B. The trial court also barred the defendant from the competency examination. In Minnesota, a defendant has the right to be present at "every stage of the trial." Minn.R.Crim.P. 26.03, subd. 1(1) (1984); see also Minn.R.Crim.P. 11 (1984). A defendant's constitutional right to be present exists, however, only "to the extent that a fair and just hearing would be thwarted by his absence, and to that extent only." Snyder v. Massachusetts, 291 U.S. 97, 105-06, 54 S.Ct. 330, 332, 78 L.Ed. 674 (1934) (Cardozo, J.). Recently, the Court stated that a defendant has a right to be present where his absence might frustrate the fairness of the proceedings. Faretta v. California, 422 U.S. 806, 819 n. 15, 95 S.Ct. 2525, 2533 n. 15, 45 L.Ed.2d 562 (1975). See also State v. Grey, 256 N.W.2d 74, 76 (Minn. 1977). A defendant does not have the right to attend proceedings "when [his] presence would be useless, or the benefit but a shadow." Snyder, 291 U.S. at 106-07, 54 S.Ct. at 332-33. U.S. v. Gunter, 631 F.2d 583, 589 (8th Cir. 1980) (in-chambers conference on question of law not a stage of trial); Cox v. U.S., 309 F.2d 614, 616 (8th Cir. 1962) (no right of defendant to attend chambers conference dealing with ruling on matter of law); see also State v. Farrar, 271 Minn. 330, 332, 136 N.W.2d 68, 70 (1965) (defendant had no right to attend discussion of procedural matter between judge, prosecutor, and defendant's attorney); Foster, 318 N.W.2d 176, 179 (Iowa 1982) (pretrial proceedings involving questions of law not a stage of trial requiring defendant's presence).
We conclude that the criminal defendant himself does not have the right to attend the chambers examination held to determine the competency of child witnesses. People v. Breitweiser, 38 Ill. App.3d 1066, 349 N.E.2d 454, 455-56 (1976); State v. Ritchey, 107 Ariz. 552, 490 P.2d 558 (1971). The presence of a defendant would serve no purpose other than to intimidate the child because the form of inquiry at a competency hearing is within the sound discretion of the trial judge. State ex rel. Dugal v. Tahash, 278 Minn. 175, 177, 153 N.W.2d 232, 234 (1967); accord State v. Yahnke, 336 N.W.2d 299 (Minn. 1983); State v. Johnson, 256 N.W.2d 280 (Minn. 1977); State v. Tribblet, 281 Minn. 505, 162 N.W.2d 121 (1968); State v. Norgaard, 272 Minn. 48, 136 N.W.2d 628 (1965).
We are not unmindful of State v. Cermak, 350 N.W.2d 328 (Minn. 1984), in which the Supreme Court held that a valid waiver of such right as the defendant had to be present did not indicate incompetence of counsel. Inasmuch as the point discussed here was neither directly addressed by the court, nor apparently briefed by counsel, we regard the court's characterization of defendant's "constitutional right to be present" as dictum.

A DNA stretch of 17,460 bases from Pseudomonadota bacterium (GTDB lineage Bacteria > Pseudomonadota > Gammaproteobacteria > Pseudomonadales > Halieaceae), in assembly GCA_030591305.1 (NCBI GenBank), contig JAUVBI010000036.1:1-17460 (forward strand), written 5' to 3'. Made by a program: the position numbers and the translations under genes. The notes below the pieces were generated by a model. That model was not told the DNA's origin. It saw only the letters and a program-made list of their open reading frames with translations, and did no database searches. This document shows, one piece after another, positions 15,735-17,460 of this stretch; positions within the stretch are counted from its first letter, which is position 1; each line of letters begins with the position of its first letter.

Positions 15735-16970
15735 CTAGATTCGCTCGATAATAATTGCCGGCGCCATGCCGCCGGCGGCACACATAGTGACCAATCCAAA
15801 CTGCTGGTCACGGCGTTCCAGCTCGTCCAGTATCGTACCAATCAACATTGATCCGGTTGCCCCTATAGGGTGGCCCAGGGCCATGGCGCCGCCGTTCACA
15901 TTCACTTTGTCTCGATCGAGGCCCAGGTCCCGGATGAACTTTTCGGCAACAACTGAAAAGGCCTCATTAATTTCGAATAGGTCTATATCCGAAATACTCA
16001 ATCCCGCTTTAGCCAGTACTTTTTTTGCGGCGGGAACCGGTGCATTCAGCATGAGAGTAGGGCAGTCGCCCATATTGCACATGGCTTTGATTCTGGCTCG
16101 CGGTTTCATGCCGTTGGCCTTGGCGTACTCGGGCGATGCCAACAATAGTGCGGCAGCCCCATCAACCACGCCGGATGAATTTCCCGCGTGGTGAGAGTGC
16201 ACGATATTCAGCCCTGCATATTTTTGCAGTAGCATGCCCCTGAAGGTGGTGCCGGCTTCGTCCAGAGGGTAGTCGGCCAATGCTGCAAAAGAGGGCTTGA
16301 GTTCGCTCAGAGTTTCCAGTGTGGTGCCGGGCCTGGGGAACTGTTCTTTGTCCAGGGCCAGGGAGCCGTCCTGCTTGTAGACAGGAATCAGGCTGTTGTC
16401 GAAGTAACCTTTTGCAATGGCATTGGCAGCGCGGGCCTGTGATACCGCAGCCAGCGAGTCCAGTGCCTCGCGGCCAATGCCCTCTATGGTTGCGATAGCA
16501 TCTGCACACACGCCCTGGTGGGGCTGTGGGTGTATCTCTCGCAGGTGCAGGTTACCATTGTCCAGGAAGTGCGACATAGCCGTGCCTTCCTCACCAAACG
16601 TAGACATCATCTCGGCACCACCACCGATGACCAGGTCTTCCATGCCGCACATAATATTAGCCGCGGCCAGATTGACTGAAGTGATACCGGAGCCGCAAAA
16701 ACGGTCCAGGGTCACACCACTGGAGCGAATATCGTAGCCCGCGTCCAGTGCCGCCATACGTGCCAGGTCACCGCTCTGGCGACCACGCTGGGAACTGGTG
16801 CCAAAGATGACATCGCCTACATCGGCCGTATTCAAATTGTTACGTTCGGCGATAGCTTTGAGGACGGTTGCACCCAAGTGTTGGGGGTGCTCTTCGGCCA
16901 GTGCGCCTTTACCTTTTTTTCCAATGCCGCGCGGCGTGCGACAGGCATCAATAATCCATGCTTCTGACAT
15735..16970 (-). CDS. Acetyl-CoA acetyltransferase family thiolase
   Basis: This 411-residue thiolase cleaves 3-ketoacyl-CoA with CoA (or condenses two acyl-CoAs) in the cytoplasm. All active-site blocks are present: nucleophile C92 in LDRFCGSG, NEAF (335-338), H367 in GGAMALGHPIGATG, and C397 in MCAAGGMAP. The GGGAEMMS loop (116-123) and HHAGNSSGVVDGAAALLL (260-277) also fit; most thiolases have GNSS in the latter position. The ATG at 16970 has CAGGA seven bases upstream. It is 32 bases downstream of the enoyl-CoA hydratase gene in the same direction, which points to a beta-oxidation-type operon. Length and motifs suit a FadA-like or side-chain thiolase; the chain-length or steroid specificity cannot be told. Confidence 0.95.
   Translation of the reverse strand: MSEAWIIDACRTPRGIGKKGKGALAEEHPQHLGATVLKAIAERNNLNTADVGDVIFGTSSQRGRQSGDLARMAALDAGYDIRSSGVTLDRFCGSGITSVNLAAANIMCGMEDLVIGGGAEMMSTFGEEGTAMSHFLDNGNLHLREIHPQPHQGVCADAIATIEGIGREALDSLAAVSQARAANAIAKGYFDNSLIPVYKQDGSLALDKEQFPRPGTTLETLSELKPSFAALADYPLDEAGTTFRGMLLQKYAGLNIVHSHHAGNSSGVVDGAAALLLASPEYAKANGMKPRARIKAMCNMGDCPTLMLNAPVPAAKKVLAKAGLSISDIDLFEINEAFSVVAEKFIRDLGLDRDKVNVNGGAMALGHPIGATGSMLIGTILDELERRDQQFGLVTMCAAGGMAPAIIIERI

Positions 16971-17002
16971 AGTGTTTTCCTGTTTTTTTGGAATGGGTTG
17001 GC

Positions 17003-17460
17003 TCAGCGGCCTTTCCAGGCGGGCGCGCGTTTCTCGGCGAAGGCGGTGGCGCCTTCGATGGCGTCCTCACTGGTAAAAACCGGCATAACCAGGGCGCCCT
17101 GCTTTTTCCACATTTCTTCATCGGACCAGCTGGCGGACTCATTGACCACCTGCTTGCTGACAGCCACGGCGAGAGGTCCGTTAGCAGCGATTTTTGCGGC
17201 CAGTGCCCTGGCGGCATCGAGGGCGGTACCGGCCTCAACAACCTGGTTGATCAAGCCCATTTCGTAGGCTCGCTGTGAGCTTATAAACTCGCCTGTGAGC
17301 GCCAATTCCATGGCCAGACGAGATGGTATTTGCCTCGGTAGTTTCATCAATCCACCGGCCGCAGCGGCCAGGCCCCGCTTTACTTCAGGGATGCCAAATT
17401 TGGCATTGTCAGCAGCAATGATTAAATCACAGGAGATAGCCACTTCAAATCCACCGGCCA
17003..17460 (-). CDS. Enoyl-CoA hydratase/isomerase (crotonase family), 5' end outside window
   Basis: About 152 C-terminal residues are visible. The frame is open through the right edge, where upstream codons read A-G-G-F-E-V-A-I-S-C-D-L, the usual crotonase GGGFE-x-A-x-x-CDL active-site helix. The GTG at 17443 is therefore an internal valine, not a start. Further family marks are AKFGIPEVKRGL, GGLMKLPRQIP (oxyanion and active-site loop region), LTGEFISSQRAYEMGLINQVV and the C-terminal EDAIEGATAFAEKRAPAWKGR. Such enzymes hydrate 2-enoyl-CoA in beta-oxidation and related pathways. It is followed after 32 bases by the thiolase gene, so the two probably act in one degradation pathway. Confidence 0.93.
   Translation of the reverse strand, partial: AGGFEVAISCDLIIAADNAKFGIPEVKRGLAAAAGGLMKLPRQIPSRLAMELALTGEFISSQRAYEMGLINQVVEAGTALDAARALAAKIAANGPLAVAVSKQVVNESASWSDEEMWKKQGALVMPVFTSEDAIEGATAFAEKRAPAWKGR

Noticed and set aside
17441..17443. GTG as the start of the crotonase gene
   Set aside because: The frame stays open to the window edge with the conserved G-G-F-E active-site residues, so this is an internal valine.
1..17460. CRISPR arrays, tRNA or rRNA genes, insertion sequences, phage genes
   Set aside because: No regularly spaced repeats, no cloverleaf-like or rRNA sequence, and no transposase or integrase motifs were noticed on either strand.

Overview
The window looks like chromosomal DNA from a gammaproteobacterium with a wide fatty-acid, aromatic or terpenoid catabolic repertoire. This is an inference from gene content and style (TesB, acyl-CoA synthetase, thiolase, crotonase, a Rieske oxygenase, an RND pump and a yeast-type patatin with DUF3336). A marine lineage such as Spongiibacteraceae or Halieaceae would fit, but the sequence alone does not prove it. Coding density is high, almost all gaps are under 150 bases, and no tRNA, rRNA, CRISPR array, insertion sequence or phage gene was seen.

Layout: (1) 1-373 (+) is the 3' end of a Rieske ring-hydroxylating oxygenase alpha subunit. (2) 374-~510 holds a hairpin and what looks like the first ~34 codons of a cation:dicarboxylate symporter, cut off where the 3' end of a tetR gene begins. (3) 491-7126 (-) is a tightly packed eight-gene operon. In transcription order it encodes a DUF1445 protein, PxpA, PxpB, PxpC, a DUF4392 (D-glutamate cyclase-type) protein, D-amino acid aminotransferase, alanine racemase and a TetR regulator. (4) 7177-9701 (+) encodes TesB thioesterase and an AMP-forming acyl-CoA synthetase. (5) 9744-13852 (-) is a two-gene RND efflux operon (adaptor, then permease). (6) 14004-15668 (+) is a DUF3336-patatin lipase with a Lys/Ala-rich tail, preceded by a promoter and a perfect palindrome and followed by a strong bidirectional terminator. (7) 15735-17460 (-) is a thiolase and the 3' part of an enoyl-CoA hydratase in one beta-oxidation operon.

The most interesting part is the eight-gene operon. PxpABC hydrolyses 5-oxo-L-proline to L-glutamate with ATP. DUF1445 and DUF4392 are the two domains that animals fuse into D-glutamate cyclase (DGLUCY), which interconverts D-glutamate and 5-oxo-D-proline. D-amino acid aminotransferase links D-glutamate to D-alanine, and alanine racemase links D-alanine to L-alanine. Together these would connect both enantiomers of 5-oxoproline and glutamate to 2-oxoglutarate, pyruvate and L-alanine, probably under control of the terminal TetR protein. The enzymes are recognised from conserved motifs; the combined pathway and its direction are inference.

The jury instruction which included unconstitutional language of Minn.Stat. § 609.341, subd. 11, was reversible error under Tibbetts. The trial court could properly exclude appellant from the preliminary chambers examination, but counsel should be permitted to attend unless the court finds that their presence will likely intimidate the child or interfere with the child's ability freely to communicate. We need not address appellant's contention that he was improperly sentenced.
Reversed and remanded.
I concur with the majority opinion regarding the jury instructions given by the trial judge. I would go further than the majority and hold a defendant has the constitutional right to be present and be represented by counsel at in camera proceedings to determine the competency of child witnesses.
I Appellant's Presence
In Minnesota, a defendant has the right to be present at "every stage of the trial." Rule 26.03, subd. 1(1), Minn.R.Crim.P.; see also Rule 11, Minn.R.Crim.P. Rule 26.03 implements the due process requirement that a defendant be present whenever his presence has a substantial relation to his opportunity to defend himself or whenever his substantial rights may be affected by the proceedings. Snyder v. Massachusetts, 291 U.S. 97, 105, 54 S.Ct. 330, 332, 78 L.Ed. 674 (1934); Hopt v. Utah, 110 U.S. 574, 579, 4 S.Ct. 202, 204, 28 L.Ed. 262 (1883). A defendant's constitutional right to be present at hearings to determine the competency of child witnesses was recognized by the Minnesota Supreme Court when it stated:
Appellant further claims that his counsel waived his right to be present at an in camera competency hearing of some of the non-family child witnesses. The record shows the appellant was clearly informed by his privately-retained counsel and by the trial court of his constitutional right to remain at that in camera hearing, and he, with full knowledge, voluntarily waived the right. With respect to in camera hearings concerning the competency of other child witnesses, appellant exercised his constitutional right to be present.
State v. Cermak, 350 N.W.2d 328, 332 (Minn. 1984).
The determination of whether the child witnesses could testify affected the substantial rights of the appellant. Had the trial court determined the children were not competent, there may have been no trial. Appellant had a "constitutional right to be present" at the competency hearing. State v. Cermak, 350 N.W.2d 328, 332 (Minn. 1984).
II Presence of Counsel